My Favorite Wife

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My Favorite Wife
My Favorite Wife poster.jpg
Theatrical release poster
Directed by Garson Kanin
James Anderson (assistant)
Produced by Leo McCarey
Written by Leo McCarey
Samuel and Bella Spewack
Garson Kanin
John McClain
Starring Irene Dunne
Cary Grant
Randolph Scott
Gail Patrick
Music by Roy Webb
Cinematography Rudolph Maté
Edited by Robert Wise
Distributed by RKO Radio Pictures
Release dates
  • May 17, 1940 (1940-05-17)
Running time
88 minutes
Language English
Budget $921,000[1]
Box office $2,057,000[1]

My Favorite Wife (released in the U.K. as My Favourite Wife) is a 1940 screwball comedy produced and co-written by Leo McCarey and directed by Garson Kanin. The picture stars Irene Dunne as a woman who returns to her husband and children after being shipwrecked on a tropical island for several years, and Cary Grant as her husband. The story is an adaptation of Alfred Lord Tennyson's poem "Enoch Arden"; in tribute, the main characters' last name is Arden. The supporting cast features Gail Patrick as the woman Grant's character has just married when his actual wife abruptly turns up and Randolph Scott as the man with whom his wife had been trapped on the island.


After seven years, lawyer Nick Arden (Cary Grant) has his wife Ellen (Irene Dunne), missing since her ship was lost, declared legally dead so he can marry Bianca (Gail Patrick). It turns out however that Ellen was merely shipwrecked on a deserted island, and has been rescued. When she returns home, she learns that Nick has just left on his honeymoon with his second wife.

When Ellen tracks him down before his honeymoon night, he is at a loss as to how to break the news to Bianca. He keeps putting off the unpleasant business. Meanwhile, Bianca becomes frustrated by Nick's odd behavior (especially the non-consummation of their marriage) and calls in a psychiatrist, Dr. Kohlmar (Pedro de Cordoba). Further complications ensue when an insurance adjuster (Hugh O'Connell) mentions to Nick a rumor that Ellen was not alone on the island, but had the company of a Stephen Burkett (Randolph Scott) and that they called each other "Adam" and "Eve". When Nick confronts Ellen, she recruits a mousy shoe salesman (an uncredited Chester Clute) to pretend to be Stephen, but Nick has already tracked down the real, appallingly virile and handsome Stephen (Randolph Scott).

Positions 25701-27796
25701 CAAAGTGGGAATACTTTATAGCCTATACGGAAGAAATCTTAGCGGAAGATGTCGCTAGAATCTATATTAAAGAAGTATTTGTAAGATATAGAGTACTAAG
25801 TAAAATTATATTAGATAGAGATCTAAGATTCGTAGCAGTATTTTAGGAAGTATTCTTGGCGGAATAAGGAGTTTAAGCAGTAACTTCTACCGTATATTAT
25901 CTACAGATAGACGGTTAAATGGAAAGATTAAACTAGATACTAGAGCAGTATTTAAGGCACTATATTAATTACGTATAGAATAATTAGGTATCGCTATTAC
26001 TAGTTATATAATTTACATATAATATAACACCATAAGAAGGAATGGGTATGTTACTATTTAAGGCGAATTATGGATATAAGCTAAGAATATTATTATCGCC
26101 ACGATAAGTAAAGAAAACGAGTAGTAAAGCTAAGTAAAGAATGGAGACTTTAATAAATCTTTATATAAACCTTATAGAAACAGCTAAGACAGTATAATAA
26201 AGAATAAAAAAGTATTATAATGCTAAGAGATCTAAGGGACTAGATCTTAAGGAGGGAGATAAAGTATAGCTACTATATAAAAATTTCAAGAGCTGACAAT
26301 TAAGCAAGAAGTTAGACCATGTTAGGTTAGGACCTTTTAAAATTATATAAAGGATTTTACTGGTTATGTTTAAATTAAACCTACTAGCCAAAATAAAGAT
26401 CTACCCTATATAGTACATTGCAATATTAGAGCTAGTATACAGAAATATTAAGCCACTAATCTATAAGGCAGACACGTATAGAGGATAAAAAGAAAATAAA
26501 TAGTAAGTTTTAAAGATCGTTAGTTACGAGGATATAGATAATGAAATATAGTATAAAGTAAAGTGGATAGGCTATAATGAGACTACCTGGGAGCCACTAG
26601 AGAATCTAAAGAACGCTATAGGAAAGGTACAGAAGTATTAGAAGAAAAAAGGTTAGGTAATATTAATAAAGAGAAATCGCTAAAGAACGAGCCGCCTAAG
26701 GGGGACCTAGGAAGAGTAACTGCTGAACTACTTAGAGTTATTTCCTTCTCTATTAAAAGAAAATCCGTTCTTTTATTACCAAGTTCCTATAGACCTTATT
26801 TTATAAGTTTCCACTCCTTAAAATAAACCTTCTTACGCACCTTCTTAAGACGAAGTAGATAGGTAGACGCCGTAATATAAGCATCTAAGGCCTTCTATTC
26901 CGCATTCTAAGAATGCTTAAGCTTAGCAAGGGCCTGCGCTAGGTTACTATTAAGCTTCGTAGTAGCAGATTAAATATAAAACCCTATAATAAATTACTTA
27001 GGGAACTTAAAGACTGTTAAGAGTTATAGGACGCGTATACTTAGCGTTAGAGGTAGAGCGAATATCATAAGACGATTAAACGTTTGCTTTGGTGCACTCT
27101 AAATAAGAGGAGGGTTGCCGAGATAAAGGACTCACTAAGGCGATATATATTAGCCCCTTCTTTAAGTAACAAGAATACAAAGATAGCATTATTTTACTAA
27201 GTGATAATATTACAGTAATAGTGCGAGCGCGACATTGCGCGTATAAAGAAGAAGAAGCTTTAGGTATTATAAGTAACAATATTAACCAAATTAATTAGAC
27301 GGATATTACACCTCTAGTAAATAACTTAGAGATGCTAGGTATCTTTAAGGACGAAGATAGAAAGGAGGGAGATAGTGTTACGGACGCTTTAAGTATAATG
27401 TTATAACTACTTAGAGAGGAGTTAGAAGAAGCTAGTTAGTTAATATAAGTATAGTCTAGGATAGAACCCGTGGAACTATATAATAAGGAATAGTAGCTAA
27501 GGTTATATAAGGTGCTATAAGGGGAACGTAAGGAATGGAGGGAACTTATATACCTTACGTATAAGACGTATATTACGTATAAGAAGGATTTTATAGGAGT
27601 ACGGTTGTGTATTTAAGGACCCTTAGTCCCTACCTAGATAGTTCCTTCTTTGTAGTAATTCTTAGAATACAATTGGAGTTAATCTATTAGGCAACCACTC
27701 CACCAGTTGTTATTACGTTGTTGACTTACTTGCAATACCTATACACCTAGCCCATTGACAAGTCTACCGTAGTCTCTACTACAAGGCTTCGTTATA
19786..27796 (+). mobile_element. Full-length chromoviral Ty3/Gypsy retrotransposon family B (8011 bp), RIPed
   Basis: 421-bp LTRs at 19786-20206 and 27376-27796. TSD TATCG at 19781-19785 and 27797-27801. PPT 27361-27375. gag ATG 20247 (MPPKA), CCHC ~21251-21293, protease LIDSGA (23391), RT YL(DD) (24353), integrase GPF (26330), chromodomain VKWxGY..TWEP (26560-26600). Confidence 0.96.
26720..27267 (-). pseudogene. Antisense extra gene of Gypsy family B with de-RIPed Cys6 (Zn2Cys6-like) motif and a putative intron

Nick tries to explain the situation to Bianca and a psychiatrist she has asked to help her, Dr. Kohlmar, but they do not believe him ... until he is arrested on a charge of bigamy. In court, Judge Bryson (Granville Bates), the same judge who had Ellen declared legally dead and also married Nick and Bianca, annuls the second marriage. By this time, Ellen is no longer sure of Nick's feelings for her. Stephen asks her to marry him and return with him to the island, but she still loves Nick. In the end, Nick and Ellen are reconciled.



No one in the cast, crew or director's chair noticed the gaffe in the screenplay: Ellen couldn't get into size 4 shoes at the shoe store, and yet she had worn some of her old shoes to get there, which were size 4. She had also worn some of her old shoes to previously go to Yosemite to track down her husband. Had she known they didn't fit, and had borrowed some of her mother-in-law's shoes, the conversation about not wearing size 4 shoes with the shoe salesman would not have taken place.

The film was a big hit and made a profit of $505,000.[1]


The film was nominated for three Academy Awards for Best Story, Best Score and Best Art Direction by Van Nest Polglase and Mark-Lee Kirk.[2]


20th Century Fox began filming a 1962 remake starring Marilyn Monroe, Dean Martin, and Cyd Charisse under the working title of Something's Got to Give, which was to be directed by George Cukor. There were problems from the beginning, mostly due to Monroe's failure to show up on time for work. Monroe was fired and Martin backed out when the studio attempted to recast Monroe's role with Lee Remick. Following Monroe's death in August 1962, Doris Day and James Garner were cast, and the new version, extremely faithful to the old one, was released by Fox as Move Over, Darling (1963). A recreation of surviving footage cobbled from the unfinished Something's Got to Give exists, along with some scenes reshot with Remick.

See also[edit]


  1. ^ a b c Richard Jewel, "RKO Film Grosses: 1931-1951", Historical Journal of Film Radio and Television, Vol 14, No 1, 1994. p. 55
  2. ^ "NY Times: My Favorite Wife". NY Times. Retrieved 2008-12-13. 

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